Honker Lake Cabin offers visitors recreation, relaxation and a unique lodging experience on Prince of Wales Island in southeastern Alaska. The remote site offers a scenic setting for fishing, canoeing and wildlife viewing, all within the vicinity of the cabin.
The site can either be accessed by float plane or canoe. Canoeing is a common way to access the cabin as it is located on the Honker Divide Canoe Route. Visitors are responsible for their own travel arrangements and safety, and must bring several of their own amenities.
The Honker Divide Canoe Route is Prince of Wales Island’s longest trail. It extends 30 miles on the Hatchery Creek/Thorne River system through the heart of the island, affording glimpses of mountain views, expansive muskegs and open river.
The Honker Divide Canoe Route is a challenging combination of river and lake paddles. The first 7 miles are against the current and the portages are on natural tread and may be muddy, but the trip is well worth the effort. Boaters should plan ahead and prepare for changing weather conditions and always wear personal floatation devices when boating.
Anglers will find that the area is quite scenic while fishing for rainbow and cutthroat trout, Dolly Varden, coho and sockeye salmon. Hikers can hike extensively on primitive trails along the lake’s edge.
The cabin is a 12 x 12 foot primitive, pre-cut cedar log cabin (pan-abode style) furnished with wooden bunkbeds (without mattresses) that sleep up to six guests. The cabin is equipped with a table, benches, a wood stove for heat and an outside toilet. Other amenities include a cooking counter, shelves, cupboard space, an axe, splitting maul, and a broom. Firewood may be available, but the supply cannot be guaranteed.
The cabin does not have running water or electricity. Guests must bring their own food, water, sleeping bags, sleeping pads, cook stove, stove fuel, fire starter, cooking gear/utensils, light source (lantern), toilet paper, first aid kit and garbage bags. Water is available from the lake, but must be filtered, boiled or chemically treated before drinking.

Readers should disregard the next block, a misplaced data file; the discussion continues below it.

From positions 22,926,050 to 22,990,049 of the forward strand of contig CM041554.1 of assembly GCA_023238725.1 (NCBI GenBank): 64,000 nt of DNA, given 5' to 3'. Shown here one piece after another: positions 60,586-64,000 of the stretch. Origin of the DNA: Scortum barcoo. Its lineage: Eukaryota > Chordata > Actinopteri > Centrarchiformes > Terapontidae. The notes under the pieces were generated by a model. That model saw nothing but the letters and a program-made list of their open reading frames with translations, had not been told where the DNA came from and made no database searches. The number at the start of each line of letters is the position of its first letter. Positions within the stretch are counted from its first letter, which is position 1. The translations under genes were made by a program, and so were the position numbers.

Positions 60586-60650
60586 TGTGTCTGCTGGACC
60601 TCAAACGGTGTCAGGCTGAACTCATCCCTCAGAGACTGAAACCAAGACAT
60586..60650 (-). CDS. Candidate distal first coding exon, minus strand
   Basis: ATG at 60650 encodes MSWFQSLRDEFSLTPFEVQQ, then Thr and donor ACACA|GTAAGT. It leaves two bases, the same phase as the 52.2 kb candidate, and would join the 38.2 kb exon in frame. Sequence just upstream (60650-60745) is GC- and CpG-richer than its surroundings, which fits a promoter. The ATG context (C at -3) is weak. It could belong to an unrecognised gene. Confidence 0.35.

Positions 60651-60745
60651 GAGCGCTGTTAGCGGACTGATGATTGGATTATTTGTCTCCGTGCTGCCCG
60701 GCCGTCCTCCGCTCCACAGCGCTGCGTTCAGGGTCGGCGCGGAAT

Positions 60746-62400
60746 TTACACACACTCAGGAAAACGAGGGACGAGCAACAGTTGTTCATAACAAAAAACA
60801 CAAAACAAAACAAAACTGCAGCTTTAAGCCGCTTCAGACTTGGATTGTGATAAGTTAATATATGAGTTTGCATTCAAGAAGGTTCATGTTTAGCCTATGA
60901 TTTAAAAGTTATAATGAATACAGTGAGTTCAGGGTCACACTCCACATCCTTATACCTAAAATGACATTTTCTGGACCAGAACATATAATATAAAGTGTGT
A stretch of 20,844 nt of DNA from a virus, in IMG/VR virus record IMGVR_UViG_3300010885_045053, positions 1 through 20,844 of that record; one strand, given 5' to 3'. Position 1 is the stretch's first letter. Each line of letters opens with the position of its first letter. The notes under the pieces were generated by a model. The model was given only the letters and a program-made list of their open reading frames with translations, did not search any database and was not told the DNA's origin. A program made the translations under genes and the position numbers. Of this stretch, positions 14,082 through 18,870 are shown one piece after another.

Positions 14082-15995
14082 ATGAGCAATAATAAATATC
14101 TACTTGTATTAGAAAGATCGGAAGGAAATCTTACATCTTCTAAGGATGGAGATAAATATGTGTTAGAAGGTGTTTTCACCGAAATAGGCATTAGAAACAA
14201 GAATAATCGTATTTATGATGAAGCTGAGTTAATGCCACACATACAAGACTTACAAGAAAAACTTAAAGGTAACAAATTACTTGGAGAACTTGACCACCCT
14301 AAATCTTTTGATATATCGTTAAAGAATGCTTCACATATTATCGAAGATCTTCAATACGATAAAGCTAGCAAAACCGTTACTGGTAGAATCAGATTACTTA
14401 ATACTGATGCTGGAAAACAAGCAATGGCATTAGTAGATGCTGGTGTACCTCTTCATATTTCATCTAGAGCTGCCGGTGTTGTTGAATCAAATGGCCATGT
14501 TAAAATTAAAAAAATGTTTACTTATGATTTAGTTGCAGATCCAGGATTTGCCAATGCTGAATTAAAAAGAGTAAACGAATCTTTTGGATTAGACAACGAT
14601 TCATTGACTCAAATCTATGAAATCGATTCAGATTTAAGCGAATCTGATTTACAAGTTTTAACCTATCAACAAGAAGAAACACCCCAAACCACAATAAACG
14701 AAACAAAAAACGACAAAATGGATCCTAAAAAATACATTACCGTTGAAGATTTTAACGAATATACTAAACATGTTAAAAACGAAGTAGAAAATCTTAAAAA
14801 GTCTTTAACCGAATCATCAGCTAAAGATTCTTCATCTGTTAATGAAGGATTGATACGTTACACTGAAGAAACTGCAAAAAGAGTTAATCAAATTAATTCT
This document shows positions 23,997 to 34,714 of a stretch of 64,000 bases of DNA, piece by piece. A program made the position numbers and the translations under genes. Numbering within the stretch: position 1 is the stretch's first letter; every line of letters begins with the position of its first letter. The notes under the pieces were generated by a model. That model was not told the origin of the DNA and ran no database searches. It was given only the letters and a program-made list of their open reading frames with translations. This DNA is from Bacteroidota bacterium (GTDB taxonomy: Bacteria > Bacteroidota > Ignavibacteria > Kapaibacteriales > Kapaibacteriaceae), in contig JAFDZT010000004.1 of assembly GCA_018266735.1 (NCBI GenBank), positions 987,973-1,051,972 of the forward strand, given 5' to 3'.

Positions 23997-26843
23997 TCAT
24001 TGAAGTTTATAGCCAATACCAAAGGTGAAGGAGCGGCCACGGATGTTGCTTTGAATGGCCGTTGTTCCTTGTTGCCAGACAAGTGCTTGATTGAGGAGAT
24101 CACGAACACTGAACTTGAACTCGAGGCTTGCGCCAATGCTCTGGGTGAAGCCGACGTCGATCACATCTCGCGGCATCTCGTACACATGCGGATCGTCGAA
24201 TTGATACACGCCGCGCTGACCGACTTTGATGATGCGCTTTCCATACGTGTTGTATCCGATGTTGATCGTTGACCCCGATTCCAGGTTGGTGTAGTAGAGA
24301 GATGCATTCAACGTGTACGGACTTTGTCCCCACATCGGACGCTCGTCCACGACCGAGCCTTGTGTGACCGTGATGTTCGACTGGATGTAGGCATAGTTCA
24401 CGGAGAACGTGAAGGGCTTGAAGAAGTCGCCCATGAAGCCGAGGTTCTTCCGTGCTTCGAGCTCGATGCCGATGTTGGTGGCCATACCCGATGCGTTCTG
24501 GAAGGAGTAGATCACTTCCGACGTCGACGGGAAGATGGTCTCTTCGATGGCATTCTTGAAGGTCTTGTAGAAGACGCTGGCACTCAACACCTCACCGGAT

There is an aluminum skiff with oars available at the cabin, and guests may choose to bring a long shaft motor for boat use. Guests are responsible for bringing and using their own personal floatation devices.
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The cabin sits on the gently rolling shoreline of Honker Lake. It is surrounded by a temperate rainforest of old-growth spruce, hemlock and cedar, and an understory of dense huckleberry and salmonberry bushes.
Wildlife in the area abounds, including a variety of waterfowl. The site is named after the migrating Canada geese ("honkers") that frequent the area. Bald eagles, wolves, Sitka black-tailed deer and black bears are also in the area. Learn more about bear safety in the Tongass National Forest.Honker Lake Cabin is accessible by float plane or canoe along the Honker Divide Canoe Route.
The cabin is 54 air miles from Ketchikan. In fall, winter, and early spring, the cabin may be inaccessible as float planes cannot land on the frozen lake surface.
The canoe launch at Hatchery Creek Bridge is 6 miles to the cabin, and typically takes 7-8 hours of paddling. The canoe route is recommended at moderate to high water. There are several portages and some difficult upstream paddling. Refer to USGS map Craig D-3. Click here for information about reaching Forest Service Cabins.
Inclement weather conditions may cause an extension of your trip during any time of the year and winter access can be difficult due to snow and ice conditions. Guests should bring extra supplies to last 2-5 days Please contact the Thorne Bay Ranger District at 907-828-3304 prior to arrival for more detailed information about safety precautions.Only one change per reservation for all Alaska cabins is allowed. Change is defined as a modification to the start or end date of the reservation; after one change has been made, if additional changes are desired, the customer must cancel the current reservation and re-book the new dates.N